While the name might seem ominous and call to mind the contents of a sorcerer’s cauldron, nightshades are among the most common fruits and vegetables, and you likely already have some in your kitchen. So, what are nightshades, and are they good for you?

What Are Nightshades?

There are 2,500 species of flowering plants known as nightshades within the Solanaceae plant family.

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Some of the most commonly consumed nightshades include:

  • Bell peppers
  • All chile peppers (e.g., jalapeño, habanero, poblano) and spices sourced from chile peppers (such as paprika, chile powder, or cayenne)
  • Eggplant
  • Goji berries
  • Potatoes (but not sweet potatoes)
  • Tomatoes and tomatillos

The Benefits of Eating Nightshades

Edible nightshades are some of the most nutritious foods around and have been consumed as part of healthy diets for centuries, says Sharon Palmer, MSFS, RDN.

“Hundreds of studies have found benefits from eating these foods. In particular, tomatoes have garnished a great deal of research documenting benefits, such as antioxidant, anti-inflammatory benefits and reduced risks of diseases such as prostate cancer and heart disease,” says Palmer. “They have also been linked to skin and bone protection.”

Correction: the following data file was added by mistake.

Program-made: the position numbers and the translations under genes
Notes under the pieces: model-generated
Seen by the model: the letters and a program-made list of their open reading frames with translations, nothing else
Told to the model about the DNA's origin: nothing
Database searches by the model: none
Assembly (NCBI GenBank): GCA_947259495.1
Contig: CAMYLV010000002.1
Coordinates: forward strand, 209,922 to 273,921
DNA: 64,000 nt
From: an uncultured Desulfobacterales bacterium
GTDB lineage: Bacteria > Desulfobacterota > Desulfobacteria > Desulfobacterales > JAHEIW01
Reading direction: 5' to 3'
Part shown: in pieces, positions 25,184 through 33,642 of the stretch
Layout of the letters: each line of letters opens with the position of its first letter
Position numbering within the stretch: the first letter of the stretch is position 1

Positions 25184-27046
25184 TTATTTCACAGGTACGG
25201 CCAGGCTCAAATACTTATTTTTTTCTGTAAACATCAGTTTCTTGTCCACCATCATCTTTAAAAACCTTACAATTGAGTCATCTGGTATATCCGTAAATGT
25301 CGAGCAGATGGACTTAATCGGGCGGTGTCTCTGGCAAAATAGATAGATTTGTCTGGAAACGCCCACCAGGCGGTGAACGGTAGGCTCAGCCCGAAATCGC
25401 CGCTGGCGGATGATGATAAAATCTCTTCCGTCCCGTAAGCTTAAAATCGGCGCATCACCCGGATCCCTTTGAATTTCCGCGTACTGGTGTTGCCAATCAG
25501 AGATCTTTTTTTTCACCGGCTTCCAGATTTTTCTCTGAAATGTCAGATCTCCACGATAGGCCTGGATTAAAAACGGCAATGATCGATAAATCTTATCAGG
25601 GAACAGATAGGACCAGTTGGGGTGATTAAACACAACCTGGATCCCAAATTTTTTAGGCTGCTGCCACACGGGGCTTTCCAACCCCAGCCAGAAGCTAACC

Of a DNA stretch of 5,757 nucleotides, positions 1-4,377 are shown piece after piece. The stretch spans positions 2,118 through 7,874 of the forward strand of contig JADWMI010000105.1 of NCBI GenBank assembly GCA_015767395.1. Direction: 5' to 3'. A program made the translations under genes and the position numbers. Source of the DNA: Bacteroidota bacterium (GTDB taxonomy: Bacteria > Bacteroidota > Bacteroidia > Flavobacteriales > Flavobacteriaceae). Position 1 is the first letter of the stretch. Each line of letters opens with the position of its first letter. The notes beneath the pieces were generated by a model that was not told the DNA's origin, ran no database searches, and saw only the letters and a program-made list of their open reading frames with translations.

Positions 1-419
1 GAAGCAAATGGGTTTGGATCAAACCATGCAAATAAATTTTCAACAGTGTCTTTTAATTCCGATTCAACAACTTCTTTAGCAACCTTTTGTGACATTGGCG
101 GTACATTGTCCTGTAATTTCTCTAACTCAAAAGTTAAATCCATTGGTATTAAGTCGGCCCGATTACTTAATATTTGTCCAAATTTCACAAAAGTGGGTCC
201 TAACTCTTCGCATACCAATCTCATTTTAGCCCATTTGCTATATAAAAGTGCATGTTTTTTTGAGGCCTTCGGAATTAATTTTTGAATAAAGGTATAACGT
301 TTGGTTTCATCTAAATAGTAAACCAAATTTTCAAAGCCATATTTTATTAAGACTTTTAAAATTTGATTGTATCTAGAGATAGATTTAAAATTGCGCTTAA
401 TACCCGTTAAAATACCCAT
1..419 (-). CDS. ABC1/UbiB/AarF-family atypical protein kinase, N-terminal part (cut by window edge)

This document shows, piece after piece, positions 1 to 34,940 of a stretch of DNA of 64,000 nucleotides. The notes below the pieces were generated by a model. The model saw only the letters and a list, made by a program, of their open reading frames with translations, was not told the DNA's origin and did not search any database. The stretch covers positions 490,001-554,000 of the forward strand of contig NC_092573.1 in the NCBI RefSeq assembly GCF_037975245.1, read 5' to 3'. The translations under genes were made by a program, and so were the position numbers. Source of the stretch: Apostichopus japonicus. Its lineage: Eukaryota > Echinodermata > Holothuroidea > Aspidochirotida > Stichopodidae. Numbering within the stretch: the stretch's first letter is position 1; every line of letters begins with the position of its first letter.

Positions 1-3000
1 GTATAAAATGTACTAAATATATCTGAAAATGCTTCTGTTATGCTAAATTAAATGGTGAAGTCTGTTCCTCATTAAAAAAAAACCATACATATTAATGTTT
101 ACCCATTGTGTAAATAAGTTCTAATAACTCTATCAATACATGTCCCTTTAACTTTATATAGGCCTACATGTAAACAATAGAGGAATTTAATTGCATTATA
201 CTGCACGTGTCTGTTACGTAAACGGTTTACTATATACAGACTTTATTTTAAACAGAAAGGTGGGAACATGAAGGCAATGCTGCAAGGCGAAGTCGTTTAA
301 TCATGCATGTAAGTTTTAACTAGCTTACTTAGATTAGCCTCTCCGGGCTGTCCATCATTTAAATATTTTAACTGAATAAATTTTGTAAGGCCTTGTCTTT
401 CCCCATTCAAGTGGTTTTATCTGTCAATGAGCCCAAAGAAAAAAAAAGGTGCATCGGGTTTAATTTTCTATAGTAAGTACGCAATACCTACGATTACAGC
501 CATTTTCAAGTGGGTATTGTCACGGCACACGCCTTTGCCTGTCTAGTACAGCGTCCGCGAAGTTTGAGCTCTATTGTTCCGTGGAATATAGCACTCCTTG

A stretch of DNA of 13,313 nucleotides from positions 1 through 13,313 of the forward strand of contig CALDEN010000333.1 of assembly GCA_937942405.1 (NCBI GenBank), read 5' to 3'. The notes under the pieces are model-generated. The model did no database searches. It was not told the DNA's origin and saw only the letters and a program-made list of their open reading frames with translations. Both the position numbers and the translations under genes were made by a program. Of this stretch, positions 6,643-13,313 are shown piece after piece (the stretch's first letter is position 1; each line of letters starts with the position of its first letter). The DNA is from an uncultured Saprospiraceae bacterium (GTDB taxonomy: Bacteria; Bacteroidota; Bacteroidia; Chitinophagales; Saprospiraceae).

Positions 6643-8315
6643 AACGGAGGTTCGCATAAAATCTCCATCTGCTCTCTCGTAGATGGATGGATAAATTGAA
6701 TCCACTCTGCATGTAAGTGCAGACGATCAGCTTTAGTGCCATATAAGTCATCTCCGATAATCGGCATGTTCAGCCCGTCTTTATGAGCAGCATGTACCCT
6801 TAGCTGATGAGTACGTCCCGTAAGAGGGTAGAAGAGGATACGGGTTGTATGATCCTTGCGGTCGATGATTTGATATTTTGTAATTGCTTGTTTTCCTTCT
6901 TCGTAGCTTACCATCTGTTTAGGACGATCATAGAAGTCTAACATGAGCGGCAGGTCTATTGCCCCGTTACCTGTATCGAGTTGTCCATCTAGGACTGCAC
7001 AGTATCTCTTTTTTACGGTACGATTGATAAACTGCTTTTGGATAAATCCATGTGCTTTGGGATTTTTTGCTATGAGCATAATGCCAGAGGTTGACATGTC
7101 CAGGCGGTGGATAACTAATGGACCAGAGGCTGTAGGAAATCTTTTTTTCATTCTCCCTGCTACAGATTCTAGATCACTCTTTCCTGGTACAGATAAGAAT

Meanwhile capsaicin in chile peppers may promote hair growth and reduce your cardiovascular and cancer risk. And potatoes are loaded with mood-regulating carbohydrates and muscle-building protein.

Are Nightshades Poisonous to Humans?

Members of the Solanaceae plant family contain alkaloids, including solanine, a natural insecticide. Solanines in belladonna, the so-called “deadly nightshade,” can cause delirium, hallucinations, and even death. However, the nightshades we commonly consume contain nowhere near high enough levels to cause similar harm.

“There is not enough scientific support documenting that people need to avoid nightshades due to alkaloid content,” says Palmer.

That being said, potato sprouts and areas of the potato that have turned green from sun exposure contain higher concentration of solanine and, therefore, should be avoided. Symptoms of solanine poisoning include abdominal pain, vomiting, diarrhea, fever or hypothermia, headaches, and a slow pulse or breathing.

Do Nightshade Vegetables Cause Inflammation?

Search the internet for the word nightshades, and you’re bound to stumble on plenty of articles warning about inflammation and arthritis pain. But no research has turned up evidence that nightshades affect the joints.

“There is a lot of urban legend and misinformation about nightshades being perpetuated over the internet and social media,” says Palmer. “Some people believe that they should avoid nightshades to reduce inflammation for arthritis benefits. However, studies have found that many nightshade vegetables reduce inflammation levels in the body.”